The United States has signed the Kyoto Protocol, but has neither ratified nor withdrawn from it. The Kyoto Protocol is non-binding on the United States unless ratified. The U.S. objected to the fact that the protocol did not include targets and timetables for developing countries (India and China, in particular), as well as industrialized nations and "would result in serious harm to the economy of the United States." (1) In November, 1998, Vice President Al Gore symbolically signed the protocol. Gore said that the protocol would not be acted upon in the Senate until there was participation by developing nations. The Clinton Administration never submitted the protocol to the Senate for ratification. (1)
Should the Kyoto Protocol continue?
Opposition to the Kyoto Protocol
Some experts who are skeptical of global warming see the Kyoto Protocol as a scheme to slow the growth of industrial democracies or transfer wealth to the third world. Others argue the protocol does not go far enough to slow greenhouse gas emissions. Many see the costs of the Kyoto Protocol as far outweighing the benefits; some believe the standards are too optimistic; others see an inequitable and inefficient agreement. (1)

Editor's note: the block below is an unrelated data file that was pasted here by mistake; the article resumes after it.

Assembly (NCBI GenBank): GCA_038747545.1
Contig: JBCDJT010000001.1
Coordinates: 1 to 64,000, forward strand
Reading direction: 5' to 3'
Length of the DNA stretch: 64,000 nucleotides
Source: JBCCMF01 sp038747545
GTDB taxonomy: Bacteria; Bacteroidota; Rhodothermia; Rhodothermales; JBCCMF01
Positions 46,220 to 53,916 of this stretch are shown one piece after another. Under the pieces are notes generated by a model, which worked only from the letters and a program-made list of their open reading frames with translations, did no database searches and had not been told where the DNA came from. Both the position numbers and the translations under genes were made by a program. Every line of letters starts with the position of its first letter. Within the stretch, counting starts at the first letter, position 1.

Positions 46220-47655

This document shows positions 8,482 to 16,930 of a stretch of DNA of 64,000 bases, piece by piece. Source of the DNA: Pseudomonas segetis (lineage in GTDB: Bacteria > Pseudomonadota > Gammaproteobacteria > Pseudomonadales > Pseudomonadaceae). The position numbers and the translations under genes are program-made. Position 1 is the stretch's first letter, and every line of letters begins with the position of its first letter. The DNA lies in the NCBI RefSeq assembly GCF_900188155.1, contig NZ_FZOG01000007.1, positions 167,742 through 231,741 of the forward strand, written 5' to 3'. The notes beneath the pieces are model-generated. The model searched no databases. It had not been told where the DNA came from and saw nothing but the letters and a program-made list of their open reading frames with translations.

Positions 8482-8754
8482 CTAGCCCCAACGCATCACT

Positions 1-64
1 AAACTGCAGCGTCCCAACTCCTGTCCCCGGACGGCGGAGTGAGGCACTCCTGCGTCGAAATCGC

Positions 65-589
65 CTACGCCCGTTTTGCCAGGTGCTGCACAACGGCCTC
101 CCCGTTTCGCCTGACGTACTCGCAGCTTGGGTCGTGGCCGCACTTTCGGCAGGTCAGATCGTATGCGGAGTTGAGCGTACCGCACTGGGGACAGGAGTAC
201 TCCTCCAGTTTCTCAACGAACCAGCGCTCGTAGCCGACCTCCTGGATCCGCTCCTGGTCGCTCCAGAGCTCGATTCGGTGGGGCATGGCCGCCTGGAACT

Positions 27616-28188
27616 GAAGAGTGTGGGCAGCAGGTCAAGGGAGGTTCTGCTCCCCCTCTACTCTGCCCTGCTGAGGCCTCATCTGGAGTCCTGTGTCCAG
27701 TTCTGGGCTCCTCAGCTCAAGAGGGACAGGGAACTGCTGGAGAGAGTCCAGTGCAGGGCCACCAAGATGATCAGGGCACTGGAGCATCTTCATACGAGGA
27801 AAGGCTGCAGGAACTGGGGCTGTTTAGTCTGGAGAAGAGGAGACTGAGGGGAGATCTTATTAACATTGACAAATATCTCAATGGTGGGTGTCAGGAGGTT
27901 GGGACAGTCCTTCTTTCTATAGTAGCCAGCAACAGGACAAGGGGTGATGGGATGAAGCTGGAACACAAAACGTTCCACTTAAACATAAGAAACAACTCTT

Arguments in Favor of the Kyoto Protocol
Arguments for the Kyoto Protocol claim that reducing greenhouse gas emissions is essential to slow or reverse global warming, and that international collaboration is needed for preventing devastating climate changes. Scientists agree that even a small increase in the average global temperature will lead to significant climate changes and negatively affect plant, animal, and human life on Earth. (1)
Recent Research and Studies Related to the Effectiveness of the Kyoto Protocol
A study in Nature found that "accounting only for local external costs, together with production costs, to identify energy strategies, compliance with the Kyoto Protocol would imply lower, not higher, overall costs" for participating countries. (1) The Copenhagen Consensus Project found that the Kyoto Protocol would slow down the process of global warming, but have a limited overall benefit. Defenders of the Kyoto Protocol argue that while the initial greenhouse gas emissions limits may have little effect, they set a precedent for more effective cuts in the future. Since even a small increase in the average global temperature will lead to climate changes and negatively affect plant, animal, and human life on Earth, the Kyoto Protocol may be our only hope (at this time) to begin the process of reversing global warming.
- (1) http://en.wikipedia.org/wiki/Kyoto_Protocol